In the afternoon I potter in the garden with Goethe. He did not, I am sure, care much really about flowers and gardens, yet he said many lovely things about them that remain in one's memory just as persistently as though they had been inspired expressions of actual feelings; and the intellect must indeed have been gigantic that could so beautifully pretend. Ordinary blunderers have to feel a vast amount before they can painfully stammer out a sentence that will describe it; and when they have got it out, how it seems to have just missed the core of the sensation that gave it birth, and what a poor, weak child it is of what was perhaps a mighty feeling! I read Goethe on a special seat, never departed from when he accompanies me, a seat on the south side of an ice-house, and thus sheltered from the north winds sometimes prevalent in May, and shaded by the low-hanging branches of a great beech-tree from more than flickering sunshine. Through these branches I can see a group of giant poppies just coming into flower, flaming out beyond the trees on the grass, and farther down a huge silver birch, its first spring green not yet deepened out of delicacy, and looking almost golden backed by a solemn cluster of firs. Here I read Goethe-- everything I have of his, both what is well known and what is not; here I shed invariable tears over Werther, however often I read it; here I wade through Wilhelm Meister, and sit in amazement before the complications of the Wahlverwandschaften; here I am plunged in wonder and wretchedness by Faust; and here I sometimes walk up and down in the shade and apostrophise the tall firs at the bottom of the glade in the opening soliloquy of Iphigenia. Every now and then I leave the book on the seat and go and have a refreshing potter among my flower beds, from which I return greatly benefited, and with a more just conception of what, in this world, is worth bothering about, and what is not.

In the evening, when everything is tired and quiet, I sit with Walt Whitman by the rose beds and listen to what that lonely and beautiful spirit has to tell me of night, sleep, death, and the stars. This dusky, silent hour is his; and this is the time when I can best hear the beatings of that most tender and generous heart. Such great love, such rapture of jubilant love for nature, and the good green grass, and trees, and clouds, and sunlight; such aching anguish of love for all that breathes and is sick and sorry; such passionate longing to help and mend and comfort that which never can be helped and mended and comforted; such eager looking to death, delicate death, as the one complete and final consolation--before this revelation of yearning, universal pity, every-day selfishness stands awe-struck and ashamed.

When I drive in the forests, Keats goes with me; and if I extend my drive to the Baltic shores, and spend the afternoon on the moss beneath the pines whose pink stems form the framework of the sea, I take Spenser; and presently the blue waves are the ripples of the Idle Lake, and a tiny white sail in the distance is Phaedria's shallow ship, bearing Cymochles swiftly away to her drowsy little nest of delights. How can I tell why Keats has never been brought here, and why Spenser is brought again and again? Who shall follow the dark intricacies of the elementary female mind? It is safer not to attempt to do so, but by simply cataloguing them collectively under the heading Instinct, have done with them once and for all.

What a blessing it is to love books. Everybody must love something, and I know of no objects of love that give such substantial and unfailing returns as books and a garden. And how easy it would have been to come into the world without this, and possessed instead of an all-consuming passion, say, for hats, perpetually raging round my empty soul! I feel I owe my forefathers a debt of gratitude, for I suppose the explanation is that they too did not care for hats. In the centre of my library there is a wooden pillar propping up the ceiling, and preventing it, so I am told, from tumbling about our ears; and round this pillar, from floor to ceiling, I have had shelves fixed, and on these shelves are all the books that I have read again and again, and hope to read many times more--all the books, that is, that I love quite the best. In the bookcases round the walls are many that I love, but here in the centre of the room, and easiest to get at, are those I love the _best_--the very elect among my favourites. They change from time to time as I get older, and with years some that are in the bookcases come here, and some that are here go into the bookcases, and some again are removed altogether, and are placed on certain shelves in the drawing-room which are reserved for those that have been weighed in the balance and found wanting, and from whence they seldom, if ever, return. Carlyle used to be among the elect. That was years ago, when my hair was very long, and my skirts very short, and I sat in the paternal groves with _Sartor Resartus_, and felt full of wisdom and _Weltschmerz_; and even after I was married, when we lived in town, and the noise of his thunderings was almost drowned by the rattle of droschkies over the stones in the street below, he still shone forth a bright, particular star. Now, whether it is age creeping upon me, or whether it is that the country is very still and sound carries, or whether my ears have grown sensitive, I know not; but the moment I open him there rushes out such a clatter of denunciation, and vehemence, and wrath, that I am completely deafened; and as I easily get bewildered, and love peace, and my chief aim is to follow the apostle's advice and study to be quiet, he has been degraded from his high position round the pillar and has gone into retirement against the wall, where the accident of alphabet causes him to rest in the soothing society of one Carina, a harmless gentleman, whose book on the _Bagni di Lucca_ is on his left, and a Frenchman of the name of Charlemagne, whose soporific comedy written at the beginning of the century and called _Le Testament de l'Oncle_, _ou Les Lunettes Cassees_, is next to him on his right. Two works of his still remain, however, among the elect, though differing in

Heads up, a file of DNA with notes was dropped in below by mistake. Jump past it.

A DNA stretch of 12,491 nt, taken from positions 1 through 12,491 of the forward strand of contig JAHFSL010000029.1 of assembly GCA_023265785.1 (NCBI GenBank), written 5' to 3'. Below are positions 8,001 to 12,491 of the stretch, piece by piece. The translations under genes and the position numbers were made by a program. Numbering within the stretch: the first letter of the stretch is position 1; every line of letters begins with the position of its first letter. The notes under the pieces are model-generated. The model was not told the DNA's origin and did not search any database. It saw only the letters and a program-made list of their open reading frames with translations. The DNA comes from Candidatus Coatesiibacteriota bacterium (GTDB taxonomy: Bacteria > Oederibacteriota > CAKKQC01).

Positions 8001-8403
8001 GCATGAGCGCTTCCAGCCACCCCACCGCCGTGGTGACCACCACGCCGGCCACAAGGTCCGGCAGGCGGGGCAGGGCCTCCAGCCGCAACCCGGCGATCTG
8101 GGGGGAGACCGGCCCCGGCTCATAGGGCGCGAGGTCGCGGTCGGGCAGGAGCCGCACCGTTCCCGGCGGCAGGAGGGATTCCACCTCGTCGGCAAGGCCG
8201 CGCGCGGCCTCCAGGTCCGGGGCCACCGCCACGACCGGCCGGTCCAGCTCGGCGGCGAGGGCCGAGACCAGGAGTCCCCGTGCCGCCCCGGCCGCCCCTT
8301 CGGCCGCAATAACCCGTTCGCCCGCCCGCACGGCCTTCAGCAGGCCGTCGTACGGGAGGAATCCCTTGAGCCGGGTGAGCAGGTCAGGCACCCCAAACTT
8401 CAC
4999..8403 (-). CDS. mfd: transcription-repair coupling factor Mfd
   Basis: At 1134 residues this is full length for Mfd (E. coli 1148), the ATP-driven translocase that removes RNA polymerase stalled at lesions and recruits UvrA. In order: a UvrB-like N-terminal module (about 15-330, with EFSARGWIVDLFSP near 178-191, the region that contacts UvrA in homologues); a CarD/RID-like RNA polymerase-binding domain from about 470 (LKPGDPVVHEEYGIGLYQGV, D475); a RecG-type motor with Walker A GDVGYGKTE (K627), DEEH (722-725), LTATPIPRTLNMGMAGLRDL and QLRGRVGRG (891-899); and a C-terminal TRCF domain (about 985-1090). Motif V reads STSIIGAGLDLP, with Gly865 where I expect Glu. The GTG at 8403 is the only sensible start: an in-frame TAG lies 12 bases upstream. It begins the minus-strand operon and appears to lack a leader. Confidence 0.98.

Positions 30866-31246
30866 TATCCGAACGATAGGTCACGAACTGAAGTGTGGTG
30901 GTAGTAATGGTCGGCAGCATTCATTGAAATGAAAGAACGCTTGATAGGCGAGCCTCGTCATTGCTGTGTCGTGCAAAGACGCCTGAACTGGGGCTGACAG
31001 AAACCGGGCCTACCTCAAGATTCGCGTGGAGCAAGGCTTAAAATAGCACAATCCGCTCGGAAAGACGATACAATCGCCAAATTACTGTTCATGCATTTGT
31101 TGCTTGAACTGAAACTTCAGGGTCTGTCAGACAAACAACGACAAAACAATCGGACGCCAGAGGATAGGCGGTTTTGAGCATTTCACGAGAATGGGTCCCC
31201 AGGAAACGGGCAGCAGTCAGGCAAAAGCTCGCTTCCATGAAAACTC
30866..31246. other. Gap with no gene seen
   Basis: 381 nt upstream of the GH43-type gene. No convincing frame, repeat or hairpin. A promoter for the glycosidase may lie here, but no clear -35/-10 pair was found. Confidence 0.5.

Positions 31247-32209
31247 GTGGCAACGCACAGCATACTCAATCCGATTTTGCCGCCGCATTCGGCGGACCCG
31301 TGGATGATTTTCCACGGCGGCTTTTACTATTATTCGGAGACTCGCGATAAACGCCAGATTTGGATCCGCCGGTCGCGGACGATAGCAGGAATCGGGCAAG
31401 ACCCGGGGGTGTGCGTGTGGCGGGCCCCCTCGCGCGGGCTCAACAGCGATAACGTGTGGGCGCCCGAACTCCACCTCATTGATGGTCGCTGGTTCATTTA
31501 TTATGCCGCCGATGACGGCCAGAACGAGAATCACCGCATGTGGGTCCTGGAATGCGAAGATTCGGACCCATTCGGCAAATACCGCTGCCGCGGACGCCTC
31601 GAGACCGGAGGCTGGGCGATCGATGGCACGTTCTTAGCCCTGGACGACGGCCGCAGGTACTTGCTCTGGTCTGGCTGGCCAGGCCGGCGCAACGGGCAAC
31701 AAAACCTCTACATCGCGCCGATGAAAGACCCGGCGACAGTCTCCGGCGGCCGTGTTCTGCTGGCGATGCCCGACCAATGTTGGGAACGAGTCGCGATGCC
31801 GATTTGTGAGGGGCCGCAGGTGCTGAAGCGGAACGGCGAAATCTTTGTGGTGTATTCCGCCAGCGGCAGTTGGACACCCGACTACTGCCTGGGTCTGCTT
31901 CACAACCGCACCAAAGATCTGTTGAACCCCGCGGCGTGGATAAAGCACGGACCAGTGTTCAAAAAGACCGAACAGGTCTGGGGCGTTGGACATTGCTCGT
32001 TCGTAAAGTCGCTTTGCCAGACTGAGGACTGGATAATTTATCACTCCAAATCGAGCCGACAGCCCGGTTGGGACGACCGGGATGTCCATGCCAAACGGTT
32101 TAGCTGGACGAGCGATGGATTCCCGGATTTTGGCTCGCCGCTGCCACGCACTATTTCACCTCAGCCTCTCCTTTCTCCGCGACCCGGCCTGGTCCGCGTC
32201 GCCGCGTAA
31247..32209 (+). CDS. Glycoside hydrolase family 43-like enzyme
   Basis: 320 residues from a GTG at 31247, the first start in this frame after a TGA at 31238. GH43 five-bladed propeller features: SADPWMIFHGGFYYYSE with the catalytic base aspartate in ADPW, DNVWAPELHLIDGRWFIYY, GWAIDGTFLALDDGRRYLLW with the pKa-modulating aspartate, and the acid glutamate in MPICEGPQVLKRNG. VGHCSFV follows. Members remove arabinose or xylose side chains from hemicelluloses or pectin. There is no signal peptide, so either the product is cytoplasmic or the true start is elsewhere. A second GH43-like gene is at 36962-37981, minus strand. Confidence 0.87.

The Solitary Summer - 3/18